Sunday, June 12, 2011

FakeBook? A Lesson on Identity Construction

(Recently posted on Media Psychology Impact)

Mark Zuckerberg. Photo: (CC)BrianSolis,
www., via Wikimedia Commons.
Facebook’s Mark Zuckerberg created quite a stir recently when he suggested that children under the age of 13 should be allowed on Facebook. He argued that since over 7.5 million children younger than 13 are on Facebook anyway, according to a study by Consumer Reports, we might as well let them join legally (rather than lying about their age). He promised that Facebook would “take a lot of precautions to make sure that they [younger kids] are safe." (Hmmm, I wonder if they’ll be anything like the precautions they take with adults... like those that require constant vigilance over Facebook's changing privacy settings?).

Safety issues aside, are kids younger than 13 really ready for Facebook?  I mean, who among us can’t conjure up a humiliating memory of being made fun of or laughed at by friends, classmates or family after making a silly or socially awkward mistake as a child? Now imagine that same uncomfortable moment played out in the most public of forums and living forever in cyberspace, with potentially vast invisible audiences getting to witness our humiliation. Ouch. That could require years of therapy.

Figuring out whom we are and how to present that self to the world, let alone the virtual world, is the work of adolescence. Both Sigmund Freud and Erik Erickson viewed the years leading up to adolescence as a period of relative calm, or a “latency” stage”, when children are busy developing ego strengths and cognitive skills. “The danger of this stage is an excessive feeling of inadequacy and inferiority” (Erikson, 1963, p. 260). Since opportunities for feeling both inadequate and inferior certainly abound on Facebook, why not give kids a few more years to develop the skills of resiliency on the school playground before setting them loose in the vast landscape of Facebook?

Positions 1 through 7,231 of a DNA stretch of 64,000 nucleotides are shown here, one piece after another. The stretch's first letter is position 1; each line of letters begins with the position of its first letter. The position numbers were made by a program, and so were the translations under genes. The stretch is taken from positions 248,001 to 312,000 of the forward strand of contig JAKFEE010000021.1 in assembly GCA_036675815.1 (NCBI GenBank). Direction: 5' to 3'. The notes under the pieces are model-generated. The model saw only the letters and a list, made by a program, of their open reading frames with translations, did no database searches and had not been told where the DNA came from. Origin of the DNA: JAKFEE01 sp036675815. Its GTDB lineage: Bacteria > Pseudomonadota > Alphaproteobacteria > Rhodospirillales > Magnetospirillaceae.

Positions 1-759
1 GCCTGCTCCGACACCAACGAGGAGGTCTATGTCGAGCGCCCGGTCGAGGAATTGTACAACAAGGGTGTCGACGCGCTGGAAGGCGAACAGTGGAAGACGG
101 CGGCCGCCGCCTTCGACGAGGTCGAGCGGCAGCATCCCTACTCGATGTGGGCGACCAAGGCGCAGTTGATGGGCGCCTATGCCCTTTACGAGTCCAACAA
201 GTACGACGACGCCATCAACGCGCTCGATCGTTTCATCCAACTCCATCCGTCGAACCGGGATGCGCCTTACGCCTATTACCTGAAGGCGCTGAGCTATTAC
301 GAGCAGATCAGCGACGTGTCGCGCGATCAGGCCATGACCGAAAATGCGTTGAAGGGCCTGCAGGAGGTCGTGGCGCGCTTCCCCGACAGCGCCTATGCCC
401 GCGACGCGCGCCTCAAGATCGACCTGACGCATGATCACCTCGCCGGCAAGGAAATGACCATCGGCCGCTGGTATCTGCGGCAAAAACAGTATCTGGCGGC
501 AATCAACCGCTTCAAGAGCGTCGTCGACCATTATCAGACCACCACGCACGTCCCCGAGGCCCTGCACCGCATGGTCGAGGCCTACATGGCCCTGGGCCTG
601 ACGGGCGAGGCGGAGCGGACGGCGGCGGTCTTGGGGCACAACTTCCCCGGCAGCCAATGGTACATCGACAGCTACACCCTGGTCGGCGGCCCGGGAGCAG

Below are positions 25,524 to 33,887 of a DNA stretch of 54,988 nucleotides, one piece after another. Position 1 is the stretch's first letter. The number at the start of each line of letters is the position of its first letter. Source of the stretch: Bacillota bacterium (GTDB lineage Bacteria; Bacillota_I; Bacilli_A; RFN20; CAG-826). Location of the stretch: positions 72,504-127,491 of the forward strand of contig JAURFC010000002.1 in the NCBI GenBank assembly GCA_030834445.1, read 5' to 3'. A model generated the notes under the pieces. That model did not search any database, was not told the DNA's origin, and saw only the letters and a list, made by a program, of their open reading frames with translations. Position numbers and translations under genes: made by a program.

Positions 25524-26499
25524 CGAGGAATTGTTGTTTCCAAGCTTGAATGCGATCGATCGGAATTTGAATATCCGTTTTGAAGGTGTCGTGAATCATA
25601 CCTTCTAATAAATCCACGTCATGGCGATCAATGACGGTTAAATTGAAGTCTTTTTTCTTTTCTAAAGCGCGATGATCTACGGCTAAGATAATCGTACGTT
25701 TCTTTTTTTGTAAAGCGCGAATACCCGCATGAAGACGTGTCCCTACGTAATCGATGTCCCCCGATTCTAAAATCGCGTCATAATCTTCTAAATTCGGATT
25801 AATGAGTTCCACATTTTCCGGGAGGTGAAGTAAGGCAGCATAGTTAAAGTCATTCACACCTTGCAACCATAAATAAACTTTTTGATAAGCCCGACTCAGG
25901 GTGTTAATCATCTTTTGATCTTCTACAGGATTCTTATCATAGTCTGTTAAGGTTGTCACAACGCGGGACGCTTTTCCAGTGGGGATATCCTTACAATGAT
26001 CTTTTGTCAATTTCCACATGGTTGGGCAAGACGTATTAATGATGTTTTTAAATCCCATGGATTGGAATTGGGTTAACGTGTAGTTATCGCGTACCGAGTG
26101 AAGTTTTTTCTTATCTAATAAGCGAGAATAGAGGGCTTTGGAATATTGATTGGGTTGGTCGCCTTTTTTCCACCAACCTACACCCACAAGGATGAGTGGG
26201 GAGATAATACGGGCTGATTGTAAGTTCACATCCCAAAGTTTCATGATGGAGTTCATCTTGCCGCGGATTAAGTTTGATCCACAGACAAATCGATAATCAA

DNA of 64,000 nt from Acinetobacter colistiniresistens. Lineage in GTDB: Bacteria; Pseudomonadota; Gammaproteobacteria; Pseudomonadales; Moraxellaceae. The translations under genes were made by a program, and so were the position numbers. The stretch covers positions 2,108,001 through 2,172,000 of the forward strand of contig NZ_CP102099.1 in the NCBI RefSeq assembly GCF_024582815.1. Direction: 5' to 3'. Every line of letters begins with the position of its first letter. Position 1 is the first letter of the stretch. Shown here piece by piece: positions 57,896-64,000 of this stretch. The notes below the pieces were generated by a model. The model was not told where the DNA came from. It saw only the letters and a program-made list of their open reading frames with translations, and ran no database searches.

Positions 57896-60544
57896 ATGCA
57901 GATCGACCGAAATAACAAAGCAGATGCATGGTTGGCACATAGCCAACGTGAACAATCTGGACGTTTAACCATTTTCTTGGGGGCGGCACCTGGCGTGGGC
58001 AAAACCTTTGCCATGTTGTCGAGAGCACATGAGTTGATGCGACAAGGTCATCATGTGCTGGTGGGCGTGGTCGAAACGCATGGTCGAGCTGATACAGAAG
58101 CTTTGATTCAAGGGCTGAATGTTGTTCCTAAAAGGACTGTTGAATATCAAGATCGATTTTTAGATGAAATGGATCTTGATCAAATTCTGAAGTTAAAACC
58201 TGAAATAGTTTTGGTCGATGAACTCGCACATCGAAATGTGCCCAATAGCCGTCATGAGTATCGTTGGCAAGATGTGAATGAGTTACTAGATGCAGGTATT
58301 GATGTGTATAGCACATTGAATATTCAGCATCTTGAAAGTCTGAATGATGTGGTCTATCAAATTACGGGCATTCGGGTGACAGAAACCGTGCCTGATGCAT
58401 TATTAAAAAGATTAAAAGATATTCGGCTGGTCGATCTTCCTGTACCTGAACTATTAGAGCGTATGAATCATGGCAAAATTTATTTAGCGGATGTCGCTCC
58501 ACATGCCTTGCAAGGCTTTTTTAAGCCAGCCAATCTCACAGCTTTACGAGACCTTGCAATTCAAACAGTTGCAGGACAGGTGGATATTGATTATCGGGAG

That’s not to say that social networks like Facebook don’t provide a terrific forum for teens, to “write themselves into being” (boyd, 2008, p. 167). There is plenty evidence to suggest that “presenting themselves in different ways online can be a healthy way for young people to explore identities they’d like to ‘try on’, without having to face the consequences of doing so in the offline world. Many young people report feeling they can be more authentic and real online because they don’t have to worry about appearance or other limitation of the offline world” (Common Sense Media, 2011). Stories abound about shy children who blossom socially online and then transfer those positive skills back to their offline worlds.

But even with all its advantages, it’s still a daunting task for teens, or any of us for that matter, to construct and manage our online identities. danah boyd writes about this in Taken Out of Context: American Teen Sociality (2008) saying that teens are “forced to face the ways in which impression management in networked publics is unlike that which takes place in face-to-face encounters. The technical affordances for defining the situation and presenting oneself are quite different, forcing teens to explicitly articulate their identity, imagine the context in which they are operating, and negotiate the impressions they are conveying with few structures for feedback.

Providing feedback was the work of our 6th grade CyberCivics class. I teach skills to a class of 6th graders that will hopefully help them become good digital citizens. Recently these students interviewed one another in order to create “FakeBook” profiles (on construction paper) of their partners (this lesson was adapted from Common Sense Media). When the students presented these profiles to the class, I was prepared for lots of inappropriate stuff to be shared. That was the purpose of the lesson, after all. But I can report that they have heard our warnings about the dangers of over-sharing online loud and clear.

Additionally, I learned, these kids don’t like people knowing where they are or where they live. This aligns with recent research that shows that kids find location-based services, like Foursquare and Facebook Places, kind of creepy. Interestingly, the only inappropriate stories that came up in class were about parents. Evidently we embarrass them by posting too many photos and silly comments about them and their siblings. They’d really like us to stop.

So does that fact that these 12-year olds seemed cyber savvy beyond their years mean that they’re ready for Facebook? Maybe. Hopefully, several months of Cyber Civics lessons have helped. 

Still, I think years well spent on a playground provide the best lessons of all.


boyd, danah (2008). “Taken Out of Context: American Teen Sociality” . Retrieved from

Common Sense Media (n.d.). Common sense media education programs. Retrieved from

Erikson, E.H. (1993). Childhood and society(2nd ed.). New York: W. W. Norton.